10-year note yield near 2-week low as investors grapple with rising coronavirus tally

10-year note yield near 2-week low as investors grapple with rising coronavirus tally

Treasury yields fell slightly Thursday as reports of soaring coronavirus cases in a number of states have shaken investor optimism to the benefit of government debt.

What are Treasurys doing?

The 10-year Treasury note rate TMUBMUSD10Y, 0.684% was down 0.9 basis points to 0.674%, around a two-week low, while the two-year note yield TMUBMUSD02Y, 0.195% was virtually unchanged at 0.184%, but also around a two-week low. The 30-year bond yield TMUBMUSD30Y, 1.437% declined 2.8 basis points to 1.417%.

What’s driving Treasurys?

The focus remains on the growing tally of coronavirus infections in more states. That has pushed the U.S. to a record in daily new cases. On Wednesday, the U.S. reported 38,680 new cases, edging out the previous high of 36,739 cases on April 24, the Associated Press reported.



Meanwhile, states that have made progress in controlling the coronavirus, but were also the worst-hit in the early days of the pandemic, are moving to curtail the risk from rising infections in other parts of the country. New York, New Jersey and Connecticut imposed a two-week quarantine on visitors coming from states and areas with high infection rates.

Renewed concerns around the pandemic could stall efforts to reopen businesses and ease restrictions on social activities, slowing the pace of the economic rebound. Texas Gov. Greg Abbott said he would “pause” any further reopening of the state.

Investors saw a rush of U.S. economic data in the morning. Durable goods jumped 15.8% in May, after sliding 18.1% in the previous month. The trade deficit widened to $74.3 billion from $70.7 billion in the prior month.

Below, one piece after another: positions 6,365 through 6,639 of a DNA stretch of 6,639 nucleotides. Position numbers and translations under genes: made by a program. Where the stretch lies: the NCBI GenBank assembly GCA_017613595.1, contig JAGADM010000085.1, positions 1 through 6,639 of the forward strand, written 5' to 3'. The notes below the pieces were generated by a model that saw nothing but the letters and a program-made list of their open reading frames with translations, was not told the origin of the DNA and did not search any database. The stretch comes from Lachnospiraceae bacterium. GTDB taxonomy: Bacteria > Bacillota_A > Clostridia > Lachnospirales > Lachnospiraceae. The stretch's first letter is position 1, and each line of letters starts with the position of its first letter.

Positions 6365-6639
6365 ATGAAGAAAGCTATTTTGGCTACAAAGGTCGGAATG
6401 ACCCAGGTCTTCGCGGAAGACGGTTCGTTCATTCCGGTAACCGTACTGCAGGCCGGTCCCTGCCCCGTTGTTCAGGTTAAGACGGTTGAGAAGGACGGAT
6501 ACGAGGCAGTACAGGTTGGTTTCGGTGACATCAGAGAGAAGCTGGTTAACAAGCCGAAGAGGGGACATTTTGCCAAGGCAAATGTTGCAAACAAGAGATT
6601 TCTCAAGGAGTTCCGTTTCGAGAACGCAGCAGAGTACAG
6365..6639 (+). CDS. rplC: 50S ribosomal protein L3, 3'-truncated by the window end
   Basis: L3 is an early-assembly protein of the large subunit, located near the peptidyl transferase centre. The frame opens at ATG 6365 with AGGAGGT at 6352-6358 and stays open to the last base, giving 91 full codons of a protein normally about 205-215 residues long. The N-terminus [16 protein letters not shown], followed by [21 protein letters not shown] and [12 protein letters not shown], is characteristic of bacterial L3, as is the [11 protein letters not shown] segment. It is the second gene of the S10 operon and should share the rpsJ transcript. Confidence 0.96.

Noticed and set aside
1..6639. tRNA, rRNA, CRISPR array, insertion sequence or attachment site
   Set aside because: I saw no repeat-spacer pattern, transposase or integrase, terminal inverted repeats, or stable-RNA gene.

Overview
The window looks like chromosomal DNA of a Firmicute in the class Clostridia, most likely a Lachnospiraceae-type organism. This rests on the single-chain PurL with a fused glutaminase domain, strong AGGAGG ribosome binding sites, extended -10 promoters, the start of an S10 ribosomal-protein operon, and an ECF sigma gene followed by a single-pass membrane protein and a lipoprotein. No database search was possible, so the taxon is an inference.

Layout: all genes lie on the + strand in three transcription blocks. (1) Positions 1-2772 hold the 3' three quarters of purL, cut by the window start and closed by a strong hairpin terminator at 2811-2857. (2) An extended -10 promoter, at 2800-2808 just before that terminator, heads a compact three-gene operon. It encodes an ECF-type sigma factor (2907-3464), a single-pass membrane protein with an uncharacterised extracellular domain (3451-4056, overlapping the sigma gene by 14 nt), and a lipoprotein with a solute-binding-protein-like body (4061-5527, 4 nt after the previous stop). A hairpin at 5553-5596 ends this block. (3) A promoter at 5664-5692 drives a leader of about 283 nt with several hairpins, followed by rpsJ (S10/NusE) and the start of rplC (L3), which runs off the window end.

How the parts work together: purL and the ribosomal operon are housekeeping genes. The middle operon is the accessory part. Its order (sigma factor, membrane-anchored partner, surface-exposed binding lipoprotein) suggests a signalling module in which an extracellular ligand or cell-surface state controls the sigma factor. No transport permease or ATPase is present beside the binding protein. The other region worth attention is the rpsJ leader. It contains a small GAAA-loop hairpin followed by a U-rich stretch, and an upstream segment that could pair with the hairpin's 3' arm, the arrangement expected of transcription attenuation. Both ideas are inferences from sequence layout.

The number of Americans filing for jobless claims was higher than expected, running at 1.48 million in the latest week, down from 1.51 million.

The Federal Reserve will also release the results of its stress tests of U.S. banks, which are designed to check if the banks can survive a severe economic downturn without curbing lending.

Read: Banks to wait until market close on June 29 to talk about impact of Fed stress tests on their cap

What did market participants say?

“This week’s pandemic spread in recent hot-spot states has become visible in national trends, a negative for the economy,” said Jim Vogel, an interest-rate strategist at FHN Financial.

“Q2’s market anticipation of reopening wasn’t about phases 1 or 2 in May or June in individual states, it was about the path to sustained and wider reopening in August and September for the entire country,” he wrote.


Originally published on MarketWatch

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